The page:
We build a rota of some parish activities that interns are crucial to -- the 20/30s Group or Compline for example.  Interns are expected to work out among themselves who will be "on deck" to help out with those in any given week.

Other activities are strongly suggested (and a source of great joy and/or learning).  These are acolyting, ushering and greeting, visiting at vestry meetings, special parish events, guest speakers at Berkeley Divinity School, mission efforts, the Midnight Run, the Food Pantry, gardening, &c.

Since we live here -- we may get called on to do some basic upkeep of the grounds.  For example, it does snow in New England, and you might get asked on a Saturday night or Sunday morning to help throw down salt so that elderly parishioners do not fall on Sunday morning.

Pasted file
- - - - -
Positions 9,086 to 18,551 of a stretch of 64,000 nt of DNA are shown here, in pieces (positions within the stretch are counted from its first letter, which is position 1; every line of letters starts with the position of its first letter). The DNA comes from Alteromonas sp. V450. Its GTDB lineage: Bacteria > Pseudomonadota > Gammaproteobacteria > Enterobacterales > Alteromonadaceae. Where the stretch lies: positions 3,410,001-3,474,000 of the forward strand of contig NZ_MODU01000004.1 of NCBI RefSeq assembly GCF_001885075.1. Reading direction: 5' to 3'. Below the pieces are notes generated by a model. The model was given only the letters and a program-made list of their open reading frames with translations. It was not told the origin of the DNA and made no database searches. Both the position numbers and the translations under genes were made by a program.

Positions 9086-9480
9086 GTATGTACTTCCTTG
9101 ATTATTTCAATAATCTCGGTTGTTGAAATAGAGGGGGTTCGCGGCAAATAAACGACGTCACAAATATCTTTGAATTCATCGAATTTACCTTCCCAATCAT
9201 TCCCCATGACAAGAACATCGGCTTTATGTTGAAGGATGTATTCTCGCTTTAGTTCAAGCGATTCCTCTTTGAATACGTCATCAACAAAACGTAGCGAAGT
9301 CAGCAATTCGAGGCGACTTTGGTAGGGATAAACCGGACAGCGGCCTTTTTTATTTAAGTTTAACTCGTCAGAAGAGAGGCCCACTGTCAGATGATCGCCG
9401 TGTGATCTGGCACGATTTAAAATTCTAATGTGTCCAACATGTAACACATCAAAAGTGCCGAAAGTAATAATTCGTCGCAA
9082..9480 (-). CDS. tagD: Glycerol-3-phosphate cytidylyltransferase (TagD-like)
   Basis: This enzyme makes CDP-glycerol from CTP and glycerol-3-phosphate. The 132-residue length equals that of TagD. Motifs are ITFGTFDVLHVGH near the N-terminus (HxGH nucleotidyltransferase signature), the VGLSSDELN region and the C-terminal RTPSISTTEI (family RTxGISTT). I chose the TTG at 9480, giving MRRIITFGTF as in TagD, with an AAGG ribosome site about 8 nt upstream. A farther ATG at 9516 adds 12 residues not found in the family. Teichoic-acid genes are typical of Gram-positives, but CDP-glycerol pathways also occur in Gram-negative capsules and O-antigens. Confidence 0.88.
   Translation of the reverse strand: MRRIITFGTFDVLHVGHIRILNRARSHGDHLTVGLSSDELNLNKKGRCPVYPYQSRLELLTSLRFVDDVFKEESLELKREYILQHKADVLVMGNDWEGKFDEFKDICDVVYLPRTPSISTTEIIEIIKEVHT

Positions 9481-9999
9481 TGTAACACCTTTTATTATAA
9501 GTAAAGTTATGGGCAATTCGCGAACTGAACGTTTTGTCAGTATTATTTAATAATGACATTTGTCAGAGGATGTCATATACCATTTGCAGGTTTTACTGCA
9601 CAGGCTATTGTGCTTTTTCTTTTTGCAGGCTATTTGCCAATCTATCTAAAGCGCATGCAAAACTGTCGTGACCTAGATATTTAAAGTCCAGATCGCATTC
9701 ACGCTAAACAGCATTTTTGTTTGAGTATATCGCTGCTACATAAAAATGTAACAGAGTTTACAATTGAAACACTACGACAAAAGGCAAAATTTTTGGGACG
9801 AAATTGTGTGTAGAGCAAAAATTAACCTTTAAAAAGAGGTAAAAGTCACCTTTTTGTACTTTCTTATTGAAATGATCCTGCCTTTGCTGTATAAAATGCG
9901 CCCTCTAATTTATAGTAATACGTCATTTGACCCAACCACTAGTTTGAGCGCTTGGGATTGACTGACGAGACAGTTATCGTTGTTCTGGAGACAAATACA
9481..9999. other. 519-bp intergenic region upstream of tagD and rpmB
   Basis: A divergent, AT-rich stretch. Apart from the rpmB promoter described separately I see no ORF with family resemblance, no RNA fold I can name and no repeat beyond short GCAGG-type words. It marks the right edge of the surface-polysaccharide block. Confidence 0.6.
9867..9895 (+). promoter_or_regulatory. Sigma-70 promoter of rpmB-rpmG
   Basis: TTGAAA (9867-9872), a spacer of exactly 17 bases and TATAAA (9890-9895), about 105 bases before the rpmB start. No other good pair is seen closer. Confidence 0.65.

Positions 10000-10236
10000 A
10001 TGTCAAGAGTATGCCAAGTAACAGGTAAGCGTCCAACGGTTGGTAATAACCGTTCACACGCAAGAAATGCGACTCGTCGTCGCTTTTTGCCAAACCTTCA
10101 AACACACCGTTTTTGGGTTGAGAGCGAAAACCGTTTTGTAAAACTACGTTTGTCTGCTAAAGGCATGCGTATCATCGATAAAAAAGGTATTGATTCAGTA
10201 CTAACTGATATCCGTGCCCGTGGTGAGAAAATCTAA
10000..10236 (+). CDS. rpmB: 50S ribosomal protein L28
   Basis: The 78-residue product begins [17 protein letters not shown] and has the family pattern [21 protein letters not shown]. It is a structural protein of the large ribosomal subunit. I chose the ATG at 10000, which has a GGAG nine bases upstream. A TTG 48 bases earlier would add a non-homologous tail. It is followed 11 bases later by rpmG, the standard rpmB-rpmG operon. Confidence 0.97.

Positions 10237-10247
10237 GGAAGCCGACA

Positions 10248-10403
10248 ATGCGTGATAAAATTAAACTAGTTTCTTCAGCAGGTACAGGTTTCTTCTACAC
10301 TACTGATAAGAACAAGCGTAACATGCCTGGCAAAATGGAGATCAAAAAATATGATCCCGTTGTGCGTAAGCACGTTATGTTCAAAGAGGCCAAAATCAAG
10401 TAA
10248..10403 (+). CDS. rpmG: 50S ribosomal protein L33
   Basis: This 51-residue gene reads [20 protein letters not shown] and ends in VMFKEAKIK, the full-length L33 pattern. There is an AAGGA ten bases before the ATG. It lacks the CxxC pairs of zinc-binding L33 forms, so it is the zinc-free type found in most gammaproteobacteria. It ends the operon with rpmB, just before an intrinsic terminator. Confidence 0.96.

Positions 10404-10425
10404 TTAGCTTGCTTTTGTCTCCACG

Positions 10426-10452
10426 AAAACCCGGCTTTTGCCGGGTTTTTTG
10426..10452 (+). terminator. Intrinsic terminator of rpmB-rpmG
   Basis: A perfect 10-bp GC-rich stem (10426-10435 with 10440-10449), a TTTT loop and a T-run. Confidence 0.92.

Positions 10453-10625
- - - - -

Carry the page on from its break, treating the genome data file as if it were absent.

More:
Helping with some of these activities will bring you closer to one another and to the parish and people we serve. 

Can non-Anglicans apply?

 Preference will be given to Episcopal applicants.  However, if you think this is the right program for you and you are not an Anglican, we will certainly be happy to talk with you (drop us a note) and take a look at your application! 

What does my time look like?

We seek to balance out programmed time with personal time. Audrey, Daniel, and Liz taking the air

You will work 30-35 hours per week at your job site, be a part of Sunday worship, attend daily services (morning prayer,  Mass, and evening prayer) as your site schedule allows, and be part of group discussions on theology, discernment, and formation.  

On your free time you might:

Head over to Woolsey Hall (concert schedule) for a a renowned artist like Christ Church's organist...

Or you might go hear Hilary Clinton, Tony Blair, Christopher Buckley, or one of the many other public figures that visit Yale...

Or head out on the town to one of the local night time stops...

Or go hiking at East Rock...

Or you can sneak a peek at the Skull & Bones tomb...